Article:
|Question||A taxpayer is president of a company. He is very wealthy and has a good deal of assets. He went to Bank 1 in January, Yr. 1, to borrow $1,000,000. The loan proceeds were used to purchase stock. The loan was secured by the stock purchased. The terms of the loan are that it is an interest only loan, with interest to be paid annually on the anniversary of the loan. The rate is 10% per annum (simple) interest on the original loan amount.
In November of Yr. 1, the taxpayer realized that he did not have the liquid funds to pay the $100,000 of interest due in January. He had sufficient assets, but, due to the business environment, he determined that the smartest economic move to make would be to borrow the $100,000 rather than to liquidate one of his investments. So he went to Bank 2 and borrowed $100,000. This loan was secured by assets other than his stock and was a regular amortizing loan. The interest rate was 9%. Upon receipt of the loan proceeds on December 1, Yr. 1, taxpayer deposited the proceeds into his regular checking account in Bank 3. The proceeds remained in the checking account for the entire month of December. The balance of the checking account during the month of December ranged from $100,000 to $115,000.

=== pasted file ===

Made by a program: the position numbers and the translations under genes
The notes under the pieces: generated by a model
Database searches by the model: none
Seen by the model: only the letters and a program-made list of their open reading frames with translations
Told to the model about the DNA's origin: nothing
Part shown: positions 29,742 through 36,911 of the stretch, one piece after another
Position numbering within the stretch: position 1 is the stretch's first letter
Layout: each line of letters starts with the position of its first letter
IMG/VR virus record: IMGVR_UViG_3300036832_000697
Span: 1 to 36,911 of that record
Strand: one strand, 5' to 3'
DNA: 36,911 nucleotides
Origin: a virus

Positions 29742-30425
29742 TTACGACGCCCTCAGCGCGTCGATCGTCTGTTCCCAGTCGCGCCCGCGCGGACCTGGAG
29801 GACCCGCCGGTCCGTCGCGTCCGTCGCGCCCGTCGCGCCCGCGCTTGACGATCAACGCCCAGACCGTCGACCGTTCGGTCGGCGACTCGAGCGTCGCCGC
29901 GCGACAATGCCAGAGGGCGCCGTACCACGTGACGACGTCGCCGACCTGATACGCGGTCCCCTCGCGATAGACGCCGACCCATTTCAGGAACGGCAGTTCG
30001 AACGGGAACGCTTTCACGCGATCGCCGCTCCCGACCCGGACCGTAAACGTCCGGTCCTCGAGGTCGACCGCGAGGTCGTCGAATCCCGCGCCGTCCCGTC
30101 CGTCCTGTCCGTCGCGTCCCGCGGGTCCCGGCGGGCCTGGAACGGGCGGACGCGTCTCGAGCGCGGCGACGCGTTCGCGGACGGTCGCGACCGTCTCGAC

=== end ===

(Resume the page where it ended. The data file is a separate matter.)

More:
On January 2, Yr. 2, taxpayer wrote a check from his Bank 3 checking account to Bank 1 in full payment of the interest due. On his tax return for Yr. 2, taxpayer took a deduction of $100,000 as an investment interest expense under Code Section 163. He had sufficient investment income to cover the deduction.
In the course of your research, you discover that Bank 1 owns 90% of the stock of Bank 2. You are able to talk with the client and learn that he was entirely unaware of the relationship. In fact, the loan documents were entirely different and did not make any reference to any relationship. The IRS has indicated it plans to disallow the interest deduction because it believes it has never actually been paid as is required by the Code. The taxpayer would like you to consider this development raised by the IRS and analyze and whether it has any ground for its position.
a. Do the Treasury regulations provide further guidance in this situation?
b. Do the Treasury regulations to refine or add to the initial research question?
c. Do the regulations adequately address the research question? If so, what are your conclusions, and on what are they based?